So I basically I go to a bar and I now understand how to read a menu. I like to challenge bartenders and order something that I know will probably throw them for a loop and then once they start to realize “OK I can’t just do what I would stereotypically serve someone like her.”
I think it’s also beneficial to the bartender because they get excited because the stereotype is there for a reason. It’s not there because they don’t want to serve those types of cocktails. I think they are just used to people ordering certain kinds of cocktails and then when they find someone who challenges their thinking they get excited like, “oh if you like that let me show you this” and we just go for a ride.
BB: So for someone who doesn’t know, or is maybe in a rut, how would they even start down the path of educating themselves about liquor and cocktails?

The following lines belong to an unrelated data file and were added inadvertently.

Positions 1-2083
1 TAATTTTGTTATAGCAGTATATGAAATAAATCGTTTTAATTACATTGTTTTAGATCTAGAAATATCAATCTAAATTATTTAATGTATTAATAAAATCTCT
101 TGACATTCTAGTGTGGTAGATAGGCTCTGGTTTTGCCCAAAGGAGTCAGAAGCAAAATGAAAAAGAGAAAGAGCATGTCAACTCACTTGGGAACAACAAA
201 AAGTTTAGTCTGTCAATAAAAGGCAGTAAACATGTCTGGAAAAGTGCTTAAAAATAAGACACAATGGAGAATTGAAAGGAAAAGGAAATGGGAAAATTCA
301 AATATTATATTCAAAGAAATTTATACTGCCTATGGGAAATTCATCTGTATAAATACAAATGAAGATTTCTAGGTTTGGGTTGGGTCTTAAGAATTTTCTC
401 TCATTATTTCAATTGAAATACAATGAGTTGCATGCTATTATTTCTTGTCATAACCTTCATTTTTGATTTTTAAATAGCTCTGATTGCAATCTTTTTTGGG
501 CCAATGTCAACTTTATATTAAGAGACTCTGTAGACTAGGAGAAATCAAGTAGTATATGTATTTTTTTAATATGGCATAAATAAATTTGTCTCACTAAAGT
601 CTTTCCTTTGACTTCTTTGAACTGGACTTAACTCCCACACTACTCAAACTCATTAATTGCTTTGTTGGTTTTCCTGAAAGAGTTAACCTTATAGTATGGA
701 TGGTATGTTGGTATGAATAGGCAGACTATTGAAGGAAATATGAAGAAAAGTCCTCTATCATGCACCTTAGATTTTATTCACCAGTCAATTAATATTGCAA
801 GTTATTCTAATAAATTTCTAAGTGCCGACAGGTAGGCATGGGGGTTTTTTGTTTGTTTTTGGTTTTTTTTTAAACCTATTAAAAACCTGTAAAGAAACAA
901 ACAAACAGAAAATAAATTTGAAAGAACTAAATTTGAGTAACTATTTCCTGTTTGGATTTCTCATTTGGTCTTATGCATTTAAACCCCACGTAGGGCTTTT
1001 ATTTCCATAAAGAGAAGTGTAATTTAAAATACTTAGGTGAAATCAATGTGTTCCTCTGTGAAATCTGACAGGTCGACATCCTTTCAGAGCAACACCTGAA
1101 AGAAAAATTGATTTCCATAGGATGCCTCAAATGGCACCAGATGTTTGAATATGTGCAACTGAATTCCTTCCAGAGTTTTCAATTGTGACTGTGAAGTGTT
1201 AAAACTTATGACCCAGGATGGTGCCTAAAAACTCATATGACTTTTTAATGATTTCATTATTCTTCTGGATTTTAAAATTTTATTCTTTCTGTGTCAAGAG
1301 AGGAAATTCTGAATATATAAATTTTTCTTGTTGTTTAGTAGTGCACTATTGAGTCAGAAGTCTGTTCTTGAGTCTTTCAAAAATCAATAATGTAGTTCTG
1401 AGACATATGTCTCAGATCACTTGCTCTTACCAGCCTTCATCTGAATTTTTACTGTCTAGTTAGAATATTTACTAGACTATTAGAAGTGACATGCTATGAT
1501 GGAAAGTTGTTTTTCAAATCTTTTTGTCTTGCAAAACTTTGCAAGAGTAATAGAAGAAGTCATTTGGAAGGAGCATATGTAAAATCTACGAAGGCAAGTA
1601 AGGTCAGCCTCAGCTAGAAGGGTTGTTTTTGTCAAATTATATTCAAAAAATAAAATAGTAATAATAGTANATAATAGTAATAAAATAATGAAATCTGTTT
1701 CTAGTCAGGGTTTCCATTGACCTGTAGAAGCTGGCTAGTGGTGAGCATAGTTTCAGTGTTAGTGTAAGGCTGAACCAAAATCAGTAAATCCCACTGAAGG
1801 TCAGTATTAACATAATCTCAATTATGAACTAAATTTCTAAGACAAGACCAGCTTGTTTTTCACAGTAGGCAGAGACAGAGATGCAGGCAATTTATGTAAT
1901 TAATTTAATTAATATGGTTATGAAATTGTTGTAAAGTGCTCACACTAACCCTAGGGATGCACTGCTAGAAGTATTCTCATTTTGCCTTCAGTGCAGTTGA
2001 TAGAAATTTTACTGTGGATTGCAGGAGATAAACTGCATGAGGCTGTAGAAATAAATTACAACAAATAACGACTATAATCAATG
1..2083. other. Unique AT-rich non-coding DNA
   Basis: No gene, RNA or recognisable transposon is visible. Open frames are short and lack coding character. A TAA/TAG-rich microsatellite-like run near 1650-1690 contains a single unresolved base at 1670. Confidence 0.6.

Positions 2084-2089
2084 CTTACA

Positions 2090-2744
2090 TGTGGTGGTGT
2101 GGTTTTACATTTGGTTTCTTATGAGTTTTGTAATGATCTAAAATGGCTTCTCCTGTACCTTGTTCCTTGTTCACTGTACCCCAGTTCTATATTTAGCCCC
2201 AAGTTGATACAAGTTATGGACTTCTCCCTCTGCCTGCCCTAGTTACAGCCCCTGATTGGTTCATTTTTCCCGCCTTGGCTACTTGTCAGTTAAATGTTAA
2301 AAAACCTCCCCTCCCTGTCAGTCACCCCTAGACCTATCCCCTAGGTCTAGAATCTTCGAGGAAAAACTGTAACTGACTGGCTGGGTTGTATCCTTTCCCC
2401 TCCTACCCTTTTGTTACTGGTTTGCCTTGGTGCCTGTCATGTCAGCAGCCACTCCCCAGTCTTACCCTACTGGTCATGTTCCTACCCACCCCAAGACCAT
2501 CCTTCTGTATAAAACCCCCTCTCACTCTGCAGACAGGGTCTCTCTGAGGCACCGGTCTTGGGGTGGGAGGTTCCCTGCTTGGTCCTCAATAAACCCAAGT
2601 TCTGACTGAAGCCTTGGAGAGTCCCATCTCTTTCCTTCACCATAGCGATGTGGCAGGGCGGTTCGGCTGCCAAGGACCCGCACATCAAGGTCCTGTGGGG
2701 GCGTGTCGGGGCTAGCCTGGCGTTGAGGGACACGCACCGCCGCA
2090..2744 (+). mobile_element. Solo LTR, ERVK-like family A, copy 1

ND: Well first I found bartenders who were willing to chat with me, so I would go during off hours or right after closing because then they are able to talk. I would ask them if there was a spirit that I was interested in, so like if I said “I’m not a big gin drinker and here’s why I don’t like gin, what would you recommend?” And I’d often just ask for taste, they’d be willing to let you taste something, and then ask them OK, what would you have with this spirit and I found that especially with a lot of cocktail forward bars they want you to learn, and they want to educate you and they get excited about stuff like that. So once I started chatting with them, then I started going online and following other cocktail bars and started reading cocktail books on my own time.
BB: What are some of the places that you would suggest for someone if they wanted to reach out to some more creative, friendly bartenders?
ND: I like R. House (301 W. 29th St., r.housebaltimore.com). The bartenders there are super-friendly and they are very creative with their drinks. Even just the names spark conversations. Like I think they did a whole “Home Alone”-themed cocktail menu for the holidays, so even the names you’re going to be like, what inspired this drink?